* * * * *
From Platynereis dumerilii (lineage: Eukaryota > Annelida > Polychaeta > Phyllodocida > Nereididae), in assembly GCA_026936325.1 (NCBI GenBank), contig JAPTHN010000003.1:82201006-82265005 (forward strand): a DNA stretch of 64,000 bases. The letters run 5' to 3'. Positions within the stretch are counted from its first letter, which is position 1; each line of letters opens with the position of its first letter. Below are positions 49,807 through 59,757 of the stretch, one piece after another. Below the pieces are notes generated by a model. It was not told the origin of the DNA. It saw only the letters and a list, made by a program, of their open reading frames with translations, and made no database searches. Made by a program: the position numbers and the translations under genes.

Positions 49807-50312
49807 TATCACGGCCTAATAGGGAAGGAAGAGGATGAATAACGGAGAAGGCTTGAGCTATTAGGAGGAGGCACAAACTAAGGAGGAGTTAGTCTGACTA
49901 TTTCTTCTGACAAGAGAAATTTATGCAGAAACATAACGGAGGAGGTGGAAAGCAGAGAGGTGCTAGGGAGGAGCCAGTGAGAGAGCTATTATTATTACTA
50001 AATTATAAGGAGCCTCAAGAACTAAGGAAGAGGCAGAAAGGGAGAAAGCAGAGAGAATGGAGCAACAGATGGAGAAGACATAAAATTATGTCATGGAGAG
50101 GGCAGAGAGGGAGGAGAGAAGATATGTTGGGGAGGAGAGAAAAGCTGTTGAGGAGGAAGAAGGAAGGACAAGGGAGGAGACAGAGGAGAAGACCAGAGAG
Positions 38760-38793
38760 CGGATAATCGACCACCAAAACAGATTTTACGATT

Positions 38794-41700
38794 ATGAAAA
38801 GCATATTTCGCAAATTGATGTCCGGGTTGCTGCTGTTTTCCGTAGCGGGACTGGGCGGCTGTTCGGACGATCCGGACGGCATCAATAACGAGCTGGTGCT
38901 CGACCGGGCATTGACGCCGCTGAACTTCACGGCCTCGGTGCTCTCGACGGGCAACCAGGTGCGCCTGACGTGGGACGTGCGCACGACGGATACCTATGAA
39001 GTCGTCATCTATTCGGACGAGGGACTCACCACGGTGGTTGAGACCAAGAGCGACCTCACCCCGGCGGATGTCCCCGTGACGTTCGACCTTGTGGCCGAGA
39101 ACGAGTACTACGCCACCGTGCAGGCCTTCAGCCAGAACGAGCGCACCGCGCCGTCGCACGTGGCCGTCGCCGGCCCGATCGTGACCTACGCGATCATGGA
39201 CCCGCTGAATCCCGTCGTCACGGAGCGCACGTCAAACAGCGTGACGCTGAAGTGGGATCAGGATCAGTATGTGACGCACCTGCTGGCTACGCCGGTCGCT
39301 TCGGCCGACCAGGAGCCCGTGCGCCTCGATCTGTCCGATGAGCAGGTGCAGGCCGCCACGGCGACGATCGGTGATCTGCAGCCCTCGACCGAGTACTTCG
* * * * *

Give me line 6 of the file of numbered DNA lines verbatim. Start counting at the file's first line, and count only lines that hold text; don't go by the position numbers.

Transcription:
50101 GGCAGAGAGGGAGGAGAGAAGATATGTTGGGGAGGAGAGAAAAGCTGTTGAGGAGGAAGAAGGAAGGACAAGGGAGGAGACAGAGGAGAAGACCAGAGAG